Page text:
Posted in Books and Shows

What I’ve Been Reading: April 2023


I had a busy month of reading…and actually finished four books! I read quite the mix, and they range from three stars to five! Today I’m sharing about them…

This month I read:

{As always, book summaries are from Goodreads…}

The Husbands:


Nora Spangler is a successful attorney but when it comes to domestic life, she packs the lunches, schedules the doctor appointments, knows where the extra paper towel rolls are, and designs and orders the holiday cards. Her husband works hard, too… but why does it seem like she is always working so much harder?

When the Spanglers go house hunting in Dynasty Ranch, an exclusive suburban neighborhood, Nora meets a group of high-powered women–a tech CEO, a neurosurgeon, an award-winning therapist, a bestselling author–with enviably supportive husbands. When she agrees to help with a resident’s wrongful death case, she is pulled into the lives of the women there. She finds the air is different in Dynasty Ranch. The women aren’t hanging on by a thread.

But as the case unravels, Nora uncovers a plot that may explain the secret to having-it-all. One that’s worth killing for. Calling to mind a Stepford Wives gender-swap, The Husbands imagines a world where the burden of the “second shift” is equally shared–and what it may take to get there.

Quick Thoughts:

This wasn’t necessarily “my type” of book to read…which is probably why I thought it was just ok. I guess it’s a “thriller/mystery,” and I thought the plot was interesting, but the “Stepford Wives” angle and some of those details made me lose interest. Also, I felt like some parts were predictable.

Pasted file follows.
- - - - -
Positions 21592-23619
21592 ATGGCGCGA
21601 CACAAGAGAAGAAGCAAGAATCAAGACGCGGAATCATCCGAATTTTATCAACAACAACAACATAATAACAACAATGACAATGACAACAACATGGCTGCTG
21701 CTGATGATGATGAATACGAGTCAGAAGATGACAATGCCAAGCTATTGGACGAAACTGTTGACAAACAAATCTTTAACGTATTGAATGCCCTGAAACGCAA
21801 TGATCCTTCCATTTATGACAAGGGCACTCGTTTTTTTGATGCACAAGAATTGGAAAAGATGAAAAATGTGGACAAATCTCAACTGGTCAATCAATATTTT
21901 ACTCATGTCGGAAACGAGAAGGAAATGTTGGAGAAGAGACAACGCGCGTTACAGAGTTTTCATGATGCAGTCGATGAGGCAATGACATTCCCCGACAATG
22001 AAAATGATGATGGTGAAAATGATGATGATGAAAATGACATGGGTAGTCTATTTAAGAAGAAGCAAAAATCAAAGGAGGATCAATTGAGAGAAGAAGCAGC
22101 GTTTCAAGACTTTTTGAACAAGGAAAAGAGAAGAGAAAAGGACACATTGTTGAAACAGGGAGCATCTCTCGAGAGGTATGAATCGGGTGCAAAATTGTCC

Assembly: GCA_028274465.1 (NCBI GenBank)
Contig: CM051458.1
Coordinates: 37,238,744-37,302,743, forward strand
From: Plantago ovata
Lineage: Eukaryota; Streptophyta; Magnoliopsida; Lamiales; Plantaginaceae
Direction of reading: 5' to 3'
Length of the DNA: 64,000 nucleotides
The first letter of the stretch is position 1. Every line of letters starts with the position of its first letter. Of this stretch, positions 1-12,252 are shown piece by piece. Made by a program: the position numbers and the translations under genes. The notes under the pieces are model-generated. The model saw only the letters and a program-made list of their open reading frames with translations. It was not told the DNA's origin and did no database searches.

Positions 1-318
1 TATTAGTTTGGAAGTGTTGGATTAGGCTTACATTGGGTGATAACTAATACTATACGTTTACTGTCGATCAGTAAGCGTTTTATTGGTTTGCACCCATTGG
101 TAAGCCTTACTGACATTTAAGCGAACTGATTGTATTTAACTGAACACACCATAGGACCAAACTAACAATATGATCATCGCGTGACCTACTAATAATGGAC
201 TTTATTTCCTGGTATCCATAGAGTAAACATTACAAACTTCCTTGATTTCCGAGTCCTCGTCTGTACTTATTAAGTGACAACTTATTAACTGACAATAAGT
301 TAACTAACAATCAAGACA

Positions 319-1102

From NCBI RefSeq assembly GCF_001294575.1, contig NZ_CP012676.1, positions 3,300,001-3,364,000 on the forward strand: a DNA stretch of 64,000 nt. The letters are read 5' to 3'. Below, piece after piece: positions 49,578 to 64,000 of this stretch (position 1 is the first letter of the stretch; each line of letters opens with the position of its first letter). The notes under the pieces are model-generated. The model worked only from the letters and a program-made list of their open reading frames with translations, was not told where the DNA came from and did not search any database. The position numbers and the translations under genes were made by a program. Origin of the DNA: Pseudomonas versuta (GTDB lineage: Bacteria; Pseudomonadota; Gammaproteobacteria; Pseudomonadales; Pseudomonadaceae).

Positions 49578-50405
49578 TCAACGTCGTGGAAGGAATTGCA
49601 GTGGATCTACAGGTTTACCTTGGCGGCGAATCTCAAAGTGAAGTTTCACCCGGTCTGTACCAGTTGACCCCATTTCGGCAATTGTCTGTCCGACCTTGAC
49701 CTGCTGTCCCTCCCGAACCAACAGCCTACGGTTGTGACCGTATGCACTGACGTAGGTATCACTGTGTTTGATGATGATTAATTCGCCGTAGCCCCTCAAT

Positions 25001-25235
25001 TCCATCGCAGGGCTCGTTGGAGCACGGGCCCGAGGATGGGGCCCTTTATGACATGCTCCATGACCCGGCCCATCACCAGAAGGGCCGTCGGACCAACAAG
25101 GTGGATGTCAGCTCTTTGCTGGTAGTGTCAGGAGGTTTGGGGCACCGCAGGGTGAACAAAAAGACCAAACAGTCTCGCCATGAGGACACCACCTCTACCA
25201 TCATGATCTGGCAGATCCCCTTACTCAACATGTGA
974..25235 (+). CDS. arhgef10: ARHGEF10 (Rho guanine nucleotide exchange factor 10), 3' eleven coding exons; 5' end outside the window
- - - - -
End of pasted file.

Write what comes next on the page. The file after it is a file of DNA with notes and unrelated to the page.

A Quiet Life:


Set in a close-knit suburb in the grip of winter, A Quiet Life follows three people grappling with loss and finding a tender wisdom in their grief.

Chuck Ayers used to look forward to nothing so much as his annual trip to Hilton Head with his wife, Cat—that yearly taste of relaxation they’d become accustomed to after a lifetime of working and raising two children. Now, just months after Cat’s death, Chuck finds that he can’t let go of her belongings—her favorite towel, the sketchbooks in her desk drawer—as he struggles to pack for a trip he can’t imagine taking without her.

Ella Burke delivers morning newspapers and works at a bridal shop to fill her days while she anxiously awaits news—any piece of information—about her missing daughter. Ella adjusts to life in a new apartment and answers every call on her phone, hoping her daughter will reach out.

After the sudden death of her father, Kirsten Bonato set aside her veterinary school aspirations, finding comfort in the steady routine of working at an animal shelter. But as time passes, old dreams and new romantic interests begin to surface—and Kirsten finds herself at another crossroads.

Quick Thoughts:

This was a beautiful and simple read. The powerful stories of Chuck, Ella, and Kirsten had me rooting for each one of them. As their stories intertwined, I really wanted to keep reading. Each character was brave in their own way, and I loved following along on their journeys. I think this could be in my top 5 this year.